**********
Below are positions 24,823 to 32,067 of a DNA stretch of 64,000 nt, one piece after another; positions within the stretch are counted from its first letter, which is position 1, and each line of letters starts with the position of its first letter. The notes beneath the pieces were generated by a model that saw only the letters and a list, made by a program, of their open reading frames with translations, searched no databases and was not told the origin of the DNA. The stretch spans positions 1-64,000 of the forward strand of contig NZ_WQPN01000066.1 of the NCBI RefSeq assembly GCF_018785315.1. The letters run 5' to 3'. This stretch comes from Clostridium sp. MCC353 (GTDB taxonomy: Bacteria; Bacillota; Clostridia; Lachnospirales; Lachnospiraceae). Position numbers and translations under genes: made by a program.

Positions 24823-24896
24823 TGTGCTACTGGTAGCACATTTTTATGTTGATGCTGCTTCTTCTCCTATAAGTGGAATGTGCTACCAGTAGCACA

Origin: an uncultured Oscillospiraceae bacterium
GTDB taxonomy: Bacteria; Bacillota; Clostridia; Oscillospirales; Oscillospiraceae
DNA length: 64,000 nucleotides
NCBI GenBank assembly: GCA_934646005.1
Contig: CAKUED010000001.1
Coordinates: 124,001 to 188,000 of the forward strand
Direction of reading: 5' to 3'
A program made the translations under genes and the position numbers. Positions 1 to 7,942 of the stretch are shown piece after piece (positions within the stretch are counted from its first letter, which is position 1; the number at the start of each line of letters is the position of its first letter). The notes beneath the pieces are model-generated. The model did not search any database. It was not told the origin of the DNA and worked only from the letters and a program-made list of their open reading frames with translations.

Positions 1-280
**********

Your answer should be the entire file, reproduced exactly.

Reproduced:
Below are positions 24,823 to 32,067 of a DNA stretch of 64,000 nt, one piece after another; positions within the stretch are counted from its first letter, which is position 1, and each line of letters starts with the position of its first letter. The notes beneath the pieces were generated by a model that saw only the letters and a list, made by a program, of their open reading frames with translations, searched no databases and was not told the origin of the DNA. The stretch spans positions 1-64,000 of the forward strand of contig NZ_WQPN01000066.1 of the NCBI RefSeq assembly GCF_018785315.1. The letters run 5' to 3'. This stretch comes from Clostridium sp. MCC353 (GTDB taxonomy: Bacteria; Bacillota; Clostridia; Lachnospirales; Lachnospiraceae). Position numbers and translations under genes: made by a program.

Positions 24823-24896
24823 TGTGCTACTGGTAGCACATTTTTATGTTGATGCTGCTTCTTCTCCTATAAGTGGAATGTGCTACCAGTAGCACA

Origin: an uncultured Oscillospiraceae bacterium
GTDB taxonomy: Bacteria; Bacillota; Clostridia; Oscillospirales; Oscillospiraceae
DNA length: 64,000 nucleotides
NCBI GenBank assembly: GCA_934646005.1
Contig: CAKUED010000001.1
Coordinates: 124,001 to 188,000 of the forward strand
Direction of reading: 5' to 3'
A program made the translations under genes and the position numbers. Positions 1 to 7,942 of the stretch are shown piece after piece (positions within the stretch are counted from its first letter, which is position 1; the number at the start of each line of letters is the position of its first letter). The notes beneath the pieces are model-generated. The model did not search any database. It was not told the origin of the DNA and worked only from the letters and a program-made list of their open reading frames with translations.

Positions 1-280